Measure Would Create Process To Allow Terminal Patients To Choose End Of Life Option

TRENTON, N.J. (CBSNewYork/AP) — New Jersey’s Assembly approved a bill Thursday that would allow physicians to prescribe life-ending drugs to terminally ill patients.

The 41-31 vote came after the measure was pulled from consideration in June.

The bill establishes a procedure for patients to request to end their lives. A second doctor would have to certify the original terminal diagnosis and confirm the patient is capable of making the decision to die without pressure from others.

In addition, the attending physician would have to offer the patient a chance to rescind their request.  A consulting physician would then be called upon to certify the original diagnosis and reaffirm the patient is capable of making a decision.

A patient must have a prognosis of six months or less to live to request and be prescribed medication under the bill.

“This discussion is about revisiting a statute last looked at in 1978 that never took into account an individual’s right to control their body and their circumstances,” said Assemblyman John Burzichelli, one of the bill’s co-sponsors. “Like society, medicine, palliative care and hospice services have changed dramatically since then.  While there are many choices available right now that may be right for certain people, there is one more choice, not currently available, that deserves an honest discussion.

“One thing is clear by all the polling and public testimony taken: that in New Jersey, a majority of people would like to have another option along with balance of care and hospice,” Burzichelli told WCBS 880’s Sean Adams. “It doesn’t mean that they would necessarily choose it.”

As CBS2’s Hazel Sanchez reported, Janet Colbert, who is suffering from a rare and incurable form of liver cancer, was at the state capitol to show her support for the bill.

“I would like to know that I had a choice if it goes a way that I’m not comfortable with, or the pain in unmanageable,” she said.

But opponents have said life expectancy estimates are often wrong, and the bill is a recipe for elder abuse.

“If the patient has the prescription and does not want to take it, we have no way of knowing whether that person is being forced to take it,” said Marie Tasy, executive director of the group New Jersey Right to Life.

“I felt all the legislators who voted for the bill today were very irresponsible,” Tasy added. “The bill is riddled with loopholes. There is so much room for abuse of the disabled and the elderly.”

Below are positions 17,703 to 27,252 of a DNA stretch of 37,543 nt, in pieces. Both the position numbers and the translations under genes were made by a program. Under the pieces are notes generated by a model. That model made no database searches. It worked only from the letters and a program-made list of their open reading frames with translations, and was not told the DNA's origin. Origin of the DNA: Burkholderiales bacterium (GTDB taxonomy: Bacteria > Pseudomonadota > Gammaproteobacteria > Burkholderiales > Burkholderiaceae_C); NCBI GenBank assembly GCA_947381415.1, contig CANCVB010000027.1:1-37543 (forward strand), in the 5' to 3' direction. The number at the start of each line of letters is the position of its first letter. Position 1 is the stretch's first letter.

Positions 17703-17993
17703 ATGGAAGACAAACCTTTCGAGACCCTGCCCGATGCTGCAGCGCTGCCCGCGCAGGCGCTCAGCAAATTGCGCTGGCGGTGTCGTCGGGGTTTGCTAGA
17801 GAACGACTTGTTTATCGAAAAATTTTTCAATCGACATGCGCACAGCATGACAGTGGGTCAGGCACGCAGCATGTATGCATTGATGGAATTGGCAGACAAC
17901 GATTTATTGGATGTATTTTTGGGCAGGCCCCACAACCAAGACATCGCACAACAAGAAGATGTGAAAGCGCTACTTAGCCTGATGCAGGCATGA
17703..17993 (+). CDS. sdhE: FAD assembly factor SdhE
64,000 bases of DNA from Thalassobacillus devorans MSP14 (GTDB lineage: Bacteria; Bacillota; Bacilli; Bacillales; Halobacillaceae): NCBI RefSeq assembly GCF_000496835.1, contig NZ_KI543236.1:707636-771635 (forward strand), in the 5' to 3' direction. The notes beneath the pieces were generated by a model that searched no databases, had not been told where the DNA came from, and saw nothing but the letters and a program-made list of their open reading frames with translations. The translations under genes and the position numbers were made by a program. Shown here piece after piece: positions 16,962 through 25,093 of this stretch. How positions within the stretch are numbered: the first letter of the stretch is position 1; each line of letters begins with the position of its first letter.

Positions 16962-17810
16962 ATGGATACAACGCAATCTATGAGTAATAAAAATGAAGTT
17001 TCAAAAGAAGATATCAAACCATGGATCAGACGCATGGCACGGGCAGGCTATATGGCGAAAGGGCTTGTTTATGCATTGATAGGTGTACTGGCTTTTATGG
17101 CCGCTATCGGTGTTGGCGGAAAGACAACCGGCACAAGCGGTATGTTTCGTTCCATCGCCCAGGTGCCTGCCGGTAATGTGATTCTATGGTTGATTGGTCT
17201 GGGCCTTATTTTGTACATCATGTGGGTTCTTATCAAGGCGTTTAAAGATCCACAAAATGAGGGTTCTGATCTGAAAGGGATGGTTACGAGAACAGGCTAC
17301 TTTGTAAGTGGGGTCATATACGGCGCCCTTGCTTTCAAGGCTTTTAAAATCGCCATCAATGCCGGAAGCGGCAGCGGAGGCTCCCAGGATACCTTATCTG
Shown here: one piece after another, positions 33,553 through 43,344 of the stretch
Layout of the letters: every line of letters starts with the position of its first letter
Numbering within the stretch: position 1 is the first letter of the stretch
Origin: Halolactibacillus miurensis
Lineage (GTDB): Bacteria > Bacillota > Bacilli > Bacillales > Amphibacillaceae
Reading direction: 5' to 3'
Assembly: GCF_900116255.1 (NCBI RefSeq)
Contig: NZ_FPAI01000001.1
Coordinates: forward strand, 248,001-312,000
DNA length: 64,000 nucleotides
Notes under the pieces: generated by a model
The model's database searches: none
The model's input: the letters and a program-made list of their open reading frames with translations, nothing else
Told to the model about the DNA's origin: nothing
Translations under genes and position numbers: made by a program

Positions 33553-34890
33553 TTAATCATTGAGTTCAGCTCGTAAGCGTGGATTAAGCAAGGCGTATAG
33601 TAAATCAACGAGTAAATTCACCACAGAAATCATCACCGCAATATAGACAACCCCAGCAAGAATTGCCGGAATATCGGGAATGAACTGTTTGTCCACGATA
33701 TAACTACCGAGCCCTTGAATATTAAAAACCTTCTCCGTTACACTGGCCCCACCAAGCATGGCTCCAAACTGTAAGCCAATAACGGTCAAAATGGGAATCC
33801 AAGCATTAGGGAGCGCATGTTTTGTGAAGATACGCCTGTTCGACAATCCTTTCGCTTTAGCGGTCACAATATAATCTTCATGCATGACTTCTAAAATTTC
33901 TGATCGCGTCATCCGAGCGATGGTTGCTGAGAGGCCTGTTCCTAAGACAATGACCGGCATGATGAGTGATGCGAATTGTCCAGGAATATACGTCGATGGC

Added Dr. Ana Denisita Gomes, a general practitioner: “This bill completely eradicates what the role of a physician is. We’re a healer. We’re not killer.”

The bill defines a “terminal disease” as an incurable and irreversible disease that has been medically confirmed and will, within reasonable medical judgment, result in a patient’s death within six months.

Specifically, the legislation would provide that a patient may make a written request for self-administered medication in order to end his or her life in a humane and dignified manner if the patient:

  • Is an adult resident of New Jersey.
  • Is capable and has been determined by the patient’s attending physician and consulting physician to be suffering from a terminal disease.
  • Has voluntarily expressed a wish to die.

The bill additionally would require that the patient’s attending physician, at the time the patient makes an initial oral request for medication under the bill, recommend that the patient participate in a consultation concerning additional treatment opportunities, palliative care, comfort care, hospice care and pain control options, and provide the patient with a referral to a health care professional qualified to discuss these options.

The vote came week after physician-assisted suicide advocate Brittany Maynard ended her life under an Oregon law allowing terminally ill people to choose when to die.

Maynard, 29, defended her decision last month to CBS News’ Jan Crawford.

“Cancer is ending my life,” she said. “I am choosing to end it a little sooner and in a lot less pain and suffering.”

“Statistics from other states that have enacted laws to provide compassionate aid in dying for terminally ill patients indicate that the great majority of patients who requested medication under the laws of those states, including more than 90 percent of patients in Oregon since 1998 and between 72 and 86 percent of patients in Washington in each year since 2009, were enrolled in hospice care at the time of death,” Burzichelli said. “This suggests that those patients had availed themselves of available treatment and comfort care options available to them at the time they requested compassionate aid in dying.”

The bill now awaits further action by the Senate.

Gov. Chris Christie has said he opposes the measure.

Burzichelli said he is not discouraged by Christie’s opposition to date.

“The bill doesn’t leave here today and go to his desk,” the assemblyman said. “And things change over time. So I would hope, as it continues to make its way through, a better understanding is hand by all.”

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